Ventricular catheter shunt malfunction is the most common reason for shunt revision. Optimal ventricular catheter placement can be exceedingly difficult in patients with small ventricles or abnormal ventricular anatomy. Particularly in children and in premature infants with small head size, satisfactory positioning of the ventricular catheter can be a challenge. Navigation with electromagnetic tracking technology is an attractive and innovative therapeutic option. In this study, the authors demonstrate the advantages of using this technology for shunt placement in children.
Twenty-six children ranging in age from 4 days to 14 years (mean 3.8 years) with hydrocephalus and difficult ventricular anatomy or slit ventricles underwent electromagnetic-guided neuronavigated intraventricular catheter placement in a total of 29 procedures.
The single-coil technology allows one to use flexible instruments, in this case the ventricular catheter stylet, to be tracked at the tip. Head movement during the operative procedure is possible without loss of navigation precision. The intraoperative catheter placement documented by screenshots correlated exactly with the position on the postoperative CT scan. There was no need for repeated ventricular punctures. There were no operative complications. Postoperatively, all children had accurate shunt placement. The overall shunt failure rate in our group was 15%, including 3 shunt infections (after 1 month, 5 months, and 10 months) requiring operative revision and 1 distal shunt failure. There were no proximal shunt malfunctions during follow-up (mean 23.5 months).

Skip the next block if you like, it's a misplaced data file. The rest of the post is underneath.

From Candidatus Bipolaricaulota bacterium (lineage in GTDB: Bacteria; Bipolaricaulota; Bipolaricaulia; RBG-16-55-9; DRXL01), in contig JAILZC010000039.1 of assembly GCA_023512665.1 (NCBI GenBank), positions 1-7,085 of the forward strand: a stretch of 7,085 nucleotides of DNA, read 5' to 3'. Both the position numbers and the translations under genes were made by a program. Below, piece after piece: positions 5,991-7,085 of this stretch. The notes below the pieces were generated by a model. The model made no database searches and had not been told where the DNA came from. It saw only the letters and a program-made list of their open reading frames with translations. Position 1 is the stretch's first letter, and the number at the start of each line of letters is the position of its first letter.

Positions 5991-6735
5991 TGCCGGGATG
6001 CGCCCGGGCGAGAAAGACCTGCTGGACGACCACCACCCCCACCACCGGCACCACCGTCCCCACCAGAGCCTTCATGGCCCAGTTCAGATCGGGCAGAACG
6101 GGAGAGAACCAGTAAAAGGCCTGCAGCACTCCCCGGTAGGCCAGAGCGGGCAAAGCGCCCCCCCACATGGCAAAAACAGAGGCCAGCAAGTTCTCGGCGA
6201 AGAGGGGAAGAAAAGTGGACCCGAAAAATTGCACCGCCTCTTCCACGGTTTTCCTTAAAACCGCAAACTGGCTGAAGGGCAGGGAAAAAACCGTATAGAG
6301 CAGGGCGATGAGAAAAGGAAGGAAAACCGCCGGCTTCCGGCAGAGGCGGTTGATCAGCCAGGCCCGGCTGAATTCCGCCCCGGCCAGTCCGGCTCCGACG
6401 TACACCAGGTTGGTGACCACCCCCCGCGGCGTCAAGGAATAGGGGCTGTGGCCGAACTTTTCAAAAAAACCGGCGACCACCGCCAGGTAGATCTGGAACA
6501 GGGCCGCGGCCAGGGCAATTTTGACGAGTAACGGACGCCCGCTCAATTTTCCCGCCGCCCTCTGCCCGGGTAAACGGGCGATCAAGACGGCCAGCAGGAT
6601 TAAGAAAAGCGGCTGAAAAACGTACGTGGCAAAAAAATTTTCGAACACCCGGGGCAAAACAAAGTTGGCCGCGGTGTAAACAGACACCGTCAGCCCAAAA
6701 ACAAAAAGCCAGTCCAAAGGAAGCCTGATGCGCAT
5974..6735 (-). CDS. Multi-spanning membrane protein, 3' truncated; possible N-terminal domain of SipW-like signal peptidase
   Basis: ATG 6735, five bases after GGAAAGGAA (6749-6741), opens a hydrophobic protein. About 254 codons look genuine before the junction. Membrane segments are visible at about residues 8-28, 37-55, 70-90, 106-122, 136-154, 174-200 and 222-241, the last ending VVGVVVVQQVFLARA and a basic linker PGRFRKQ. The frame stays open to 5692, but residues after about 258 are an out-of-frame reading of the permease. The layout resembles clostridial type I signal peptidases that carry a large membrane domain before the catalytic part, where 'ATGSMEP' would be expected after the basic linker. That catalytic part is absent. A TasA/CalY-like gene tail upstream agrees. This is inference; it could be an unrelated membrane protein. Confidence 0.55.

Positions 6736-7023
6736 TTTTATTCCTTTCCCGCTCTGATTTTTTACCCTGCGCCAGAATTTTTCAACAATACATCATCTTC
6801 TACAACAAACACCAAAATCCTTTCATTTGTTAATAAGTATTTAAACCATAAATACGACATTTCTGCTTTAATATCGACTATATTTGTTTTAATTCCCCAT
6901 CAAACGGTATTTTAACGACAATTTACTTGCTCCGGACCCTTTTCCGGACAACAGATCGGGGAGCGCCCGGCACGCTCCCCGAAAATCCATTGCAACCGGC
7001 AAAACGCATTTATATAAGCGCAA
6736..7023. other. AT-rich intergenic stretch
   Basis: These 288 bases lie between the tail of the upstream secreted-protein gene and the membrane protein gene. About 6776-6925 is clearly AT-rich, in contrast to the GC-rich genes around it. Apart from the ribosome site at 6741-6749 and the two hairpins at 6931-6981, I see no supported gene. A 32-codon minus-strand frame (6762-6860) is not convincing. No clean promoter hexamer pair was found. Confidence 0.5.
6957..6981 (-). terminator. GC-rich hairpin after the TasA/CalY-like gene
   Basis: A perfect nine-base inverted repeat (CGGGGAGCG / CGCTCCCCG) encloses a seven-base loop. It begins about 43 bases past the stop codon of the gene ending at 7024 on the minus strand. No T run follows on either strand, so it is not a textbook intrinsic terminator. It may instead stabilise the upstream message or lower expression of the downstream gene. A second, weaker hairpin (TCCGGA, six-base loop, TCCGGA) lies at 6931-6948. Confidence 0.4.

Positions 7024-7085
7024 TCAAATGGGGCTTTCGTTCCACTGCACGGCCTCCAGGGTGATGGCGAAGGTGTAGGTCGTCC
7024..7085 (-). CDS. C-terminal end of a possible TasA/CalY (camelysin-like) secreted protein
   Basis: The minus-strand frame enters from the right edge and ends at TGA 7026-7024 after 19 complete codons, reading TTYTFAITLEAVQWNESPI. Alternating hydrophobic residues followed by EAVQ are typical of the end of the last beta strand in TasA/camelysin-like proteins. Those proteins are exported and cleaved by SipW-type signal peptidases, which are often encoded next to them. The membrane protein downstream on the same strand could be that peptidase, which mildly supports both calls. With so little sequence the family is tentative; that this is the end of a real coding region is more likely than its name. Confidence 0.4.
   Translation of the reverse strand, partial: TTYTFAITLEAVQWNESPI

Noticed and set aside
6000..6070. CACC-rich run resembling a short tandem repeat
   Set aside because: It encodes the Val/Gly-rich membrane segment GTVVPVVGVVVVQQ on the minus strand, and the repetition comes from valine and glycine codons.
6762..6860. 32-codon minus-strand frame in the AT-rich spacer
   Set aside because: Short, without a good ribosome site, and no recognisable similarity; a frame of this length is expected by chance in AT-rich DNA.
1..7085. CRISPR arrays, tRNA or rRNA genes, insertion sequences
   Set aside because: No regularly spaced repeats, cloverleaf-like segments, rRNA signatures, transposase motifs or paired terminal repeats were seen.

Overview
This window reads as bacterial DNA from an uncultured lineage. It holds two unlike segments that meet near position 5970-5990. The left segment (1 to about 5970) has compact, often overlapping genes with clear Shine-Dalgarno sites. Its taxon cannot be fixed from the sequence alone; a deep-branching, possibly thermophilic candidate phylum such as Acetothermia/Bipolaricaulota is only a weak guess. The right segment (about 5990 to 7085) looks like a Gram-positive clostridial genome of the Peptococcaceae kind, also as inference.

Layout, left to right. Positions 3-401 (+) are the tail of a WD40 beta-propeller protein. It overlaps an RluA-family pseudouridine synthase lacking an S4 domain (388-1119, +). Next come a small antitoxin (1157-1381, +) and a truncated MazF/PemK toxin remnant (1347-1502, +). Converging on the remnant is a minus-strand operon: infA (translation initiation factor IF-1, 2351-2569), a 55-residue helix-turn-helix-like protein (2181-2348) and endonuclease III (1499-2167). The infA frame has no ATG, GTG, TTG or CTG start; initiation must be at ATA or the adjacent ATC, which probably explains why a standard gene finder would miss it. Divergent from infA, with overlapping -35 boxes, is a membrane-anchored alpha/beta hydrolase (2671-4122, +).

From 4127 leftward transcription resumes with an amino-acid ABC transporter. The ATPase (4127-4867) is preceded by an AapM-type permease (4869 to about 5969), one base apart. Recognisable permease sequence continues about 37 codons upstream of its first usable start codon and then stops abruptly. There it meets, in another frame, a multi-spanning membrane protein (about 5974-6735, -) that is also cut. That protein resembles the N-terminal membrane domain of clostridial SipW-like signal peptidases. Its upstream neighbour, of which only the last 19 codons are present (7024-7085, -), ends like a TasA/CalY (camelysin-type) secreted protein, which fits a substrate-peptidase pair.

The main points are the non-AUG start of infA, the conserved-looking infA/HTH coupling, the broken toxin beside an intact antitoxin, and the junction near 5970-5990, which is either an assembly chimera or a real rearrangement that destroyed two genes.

The electromagnetic-guided neuronavigation system enables safe and optimal catheter placement, especially in children and premature infants, alleviating the need for repeated cannulation attempts for ventricular puncture. In contrast to stereotactic techniques and conventional neuronavigation, there is no need for sharp head fixation using a Mayfield clamp. This technique may present the possibility of reducing proximal shunt failure rates and costs for hydrocephalus treatment in this age cohort.